Exploration of information and support needs in relation to health concerns, diet and physical activity in colorectal cancer survivors
MetadataShow full item record
The purpose of the current study was to explore colorectal cancer survivors' information and support needs in relation to health concerns and health behaviour change. Face-to-face interviews were conducted with participants who had completed active treatment for cancer within the previous 2 years. Participants were colorectal cancer survivors (N = 24, men = 11, women = 13 M, age = 69.38 years, SD = 4.19) recruited from a hospital in Perth, Australia on the basis that they had existing morbidities that put them at increased risk of cardiovascular disease. Interview transcripts were analysed using thematic analysis. Results: Five main themes emerged: bowel changes; Lack of knowledge concerning healthy eating and physical activity; conflicting information; desire for support; and, need for simple messages and strategies to stay healthy. Where dietary recommendations were provided, these were to resolve bowel problems rather than to promote healthy eating. The provision of lifestyle advice from the oncologists is limited and patients' lack knowledge of guidelines for diet and physical activity. Oncologists could provide patients with clear messages from the World Cancer Research Fund (2011); that is to increase physical activity and dietary fibre and reduce consumption of red meat, processed meat, alcohol and body fatness.
Showing items related by title, author, creator and subject.
Global, regional, and national cancer incidence, mortality, years of life lost, years lived with disability, and disability-adjusted life-years for 32 cancer groups, 1990 to 2015: A Systematic Analysis for the Global Burden of Disease Study Global Burden of Disease Cancer CollaborationFitzmaurice, C.; Allen, C.; Barber, R.; Barregard, L.; Bhutta, Z.; Brenner, H.; Dicker, D.; Chimed-Orchir, O.; Dandona, R.; Dandona, L.; Fleming, T.; Forouzanfar, M.; Hancock, J.; Hay, R.; Hunter-Merrill, R.; Huynh, C.; Hosgood, H.; Johnson, C.; Jonas, J.; Khubchandani, J.; Kumar, G.; Kutz, M.; Lan, Q.; Larson, H.; Liang, X.; Lim, S.; Lopez, A.; MacIntyre, M.; Marczak, L.; Marquez, N.; Mokdad, A.; Pinho, C.; Pourmalek, F.; Salomon, J.; Sanabria, J.; Sandar, L.; Sartorius, B.; Schwartz, S.; Shackelford, K.; Shibuya, K.; Stanaway, J.; Steiner, C.; Sun, J.; Takahashi, K.; Vollset, S.; Vos, T.; Wagner, J.; Wang, H.; Westerman, R.; Zeeb, H.; Zoeckler, L.; Abd-Allah, F.; Ahmed, M.; Alabed, S.; Alam, N.; Aldhahri, S.; Alem, G.; Alemayohu, M.; Ali, R.; Al-Raddadi, R.; Amare, A.; Amoako, Y.; Artaman, A.; Asayesh, H.; Atnafu, N.; Awasthi, A.; Saleem, H.; Barac, A.; Bedi, N.; Bensenor, I.; Berhane, A.; Bernabé, E.; Betsu, B.; Binagwaho, A.; Boneya, D.; Campos-Nonato, I.; Castañeda-Orjuela, C.; Catalá-López, F.; Chiang, P.; Chibueze, C.; Chitheer, A.; Choi, J.; Cowie, B.; Damtew, S.; Das Neves, J.; Dey, S.; Dharmaratne, S.; Dhillon, P.; Ding, E.; Driscoll, T.; Ekwueme, D.; Endries, A.; Farvid, M.; Farzadfar, F.; Fernandes, J.; Miller, Ted (2017)Importance: Cancer is the second leading cause of death worldwide. Current estimates on the burden of cancer are needed for cancer control planning. Objective: To estimate mortality, incidence, years lived with disability ...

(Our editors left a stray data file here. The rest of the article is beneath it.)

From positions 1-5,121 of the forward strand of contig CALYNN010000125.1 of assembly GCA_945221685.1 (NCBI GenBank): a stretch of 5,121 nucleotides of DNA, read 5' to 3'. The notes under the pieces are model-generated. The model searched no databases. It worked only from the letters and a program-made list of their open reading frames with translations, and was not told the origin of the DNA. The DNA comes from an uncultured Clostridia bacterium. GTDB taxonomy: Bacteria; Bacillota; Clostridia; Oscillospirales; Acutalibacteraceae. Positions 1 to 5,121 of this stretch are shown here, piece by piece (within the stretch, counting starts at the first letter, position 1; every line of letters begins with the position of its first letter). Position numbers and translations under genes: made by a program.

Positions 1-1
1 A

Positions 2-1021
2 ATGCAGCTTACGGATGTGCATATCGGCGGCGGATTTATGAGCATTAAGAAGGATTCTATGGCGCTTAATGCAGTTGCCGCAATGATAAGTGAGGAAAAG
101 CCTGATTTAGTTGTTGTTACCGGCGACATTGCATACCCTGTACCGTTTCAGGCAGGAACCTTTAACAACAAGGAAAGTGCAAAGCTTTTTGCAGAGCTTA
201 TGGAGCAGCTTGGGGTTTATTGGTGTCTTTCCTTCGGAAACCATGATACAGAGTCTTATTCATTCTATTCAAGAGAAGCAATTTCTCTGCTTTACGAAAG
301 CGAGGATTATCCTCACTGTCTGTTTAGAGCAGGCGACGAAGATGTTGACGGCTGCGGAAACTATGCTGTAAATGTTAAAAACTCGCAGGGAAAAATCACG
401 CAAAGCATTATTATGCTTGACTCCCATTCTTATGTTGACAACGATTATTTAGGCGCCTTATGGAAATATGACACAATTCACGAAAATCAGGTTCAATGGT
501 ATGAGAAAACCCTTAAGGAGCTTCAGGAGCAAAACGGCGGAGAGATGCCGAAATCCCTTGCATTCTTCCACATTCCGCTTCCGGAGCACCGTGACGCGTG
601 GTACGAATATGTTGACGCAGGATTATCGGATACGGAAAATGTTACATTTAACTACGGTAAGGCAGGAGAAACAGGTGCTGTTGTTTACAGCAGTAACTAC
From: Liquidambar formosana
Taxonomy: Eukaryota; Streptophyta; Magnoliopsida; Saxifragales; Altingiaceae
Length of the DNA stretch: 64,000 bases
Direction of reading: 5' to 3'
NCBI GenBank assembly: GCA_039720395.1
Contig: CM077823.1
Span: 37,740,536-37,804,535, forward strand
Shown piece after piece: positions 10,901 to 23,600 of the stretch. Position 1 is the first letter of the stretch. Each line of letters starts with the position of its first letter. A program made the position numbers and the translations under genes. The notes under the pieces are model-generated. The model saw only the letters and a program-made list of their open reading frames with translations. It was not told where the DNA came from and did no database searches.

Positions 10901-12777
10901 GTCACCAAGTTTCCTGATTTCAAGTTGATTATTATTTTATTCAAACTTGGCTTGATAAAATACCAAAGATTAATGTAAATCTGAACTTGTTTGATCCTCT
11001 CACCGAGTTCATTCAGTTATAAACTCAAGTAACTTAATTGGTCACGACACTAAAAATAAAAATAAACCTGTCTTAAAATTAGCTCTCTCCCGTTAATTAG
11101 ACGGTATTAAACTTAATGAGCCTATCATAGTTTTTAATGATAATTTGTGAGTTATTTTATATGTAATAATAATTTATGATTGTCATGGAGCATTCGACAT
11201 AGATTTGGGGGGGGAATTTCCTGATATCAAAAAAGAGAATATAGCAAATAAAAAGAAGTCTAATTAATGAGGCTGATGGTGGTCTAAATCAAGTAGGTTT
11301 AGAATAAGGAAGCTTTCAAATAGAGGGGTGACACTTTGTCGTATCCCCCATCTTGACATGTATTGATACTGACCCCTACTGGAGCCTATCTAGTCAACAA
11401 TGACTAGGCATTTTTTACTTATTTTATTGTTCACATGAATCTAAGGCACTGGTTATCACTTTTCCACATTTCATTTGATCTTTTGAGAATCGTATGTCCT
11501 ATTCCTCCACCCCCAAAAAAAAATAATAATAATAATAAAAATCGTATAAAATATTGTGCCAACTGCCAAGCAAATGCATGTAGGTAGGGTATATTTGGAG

Physical Activity and Sedentary Behavior in Breast and Colon Cancer Survivors Relative to Adults Without CancerShi, J.; MacInnis, R.; Boyle, Terry; Vallance, J.; Winkler, E.; Lynch, B. (2017)Objective To assess differences in accelerometer-assessed moderate- to vigorous-intensity physical activity (MVPA), light-intensity physical activity, and sedentary time between cancer survivors and adults without cancer. ...
Timing and intensity of recreational physical activity and the risk of subsite-specific colorectal cancerBoyle, T.; Heyworth, J.; Bull, F.; McKerracher, S.; Platell, C.; Fritschi, Lin (2012)Purpose: Although there is convincing evidence that physical activity reduces colon cancer risk, there are important questions that remain unanswered about the association. These include the timing and intensity of activity ...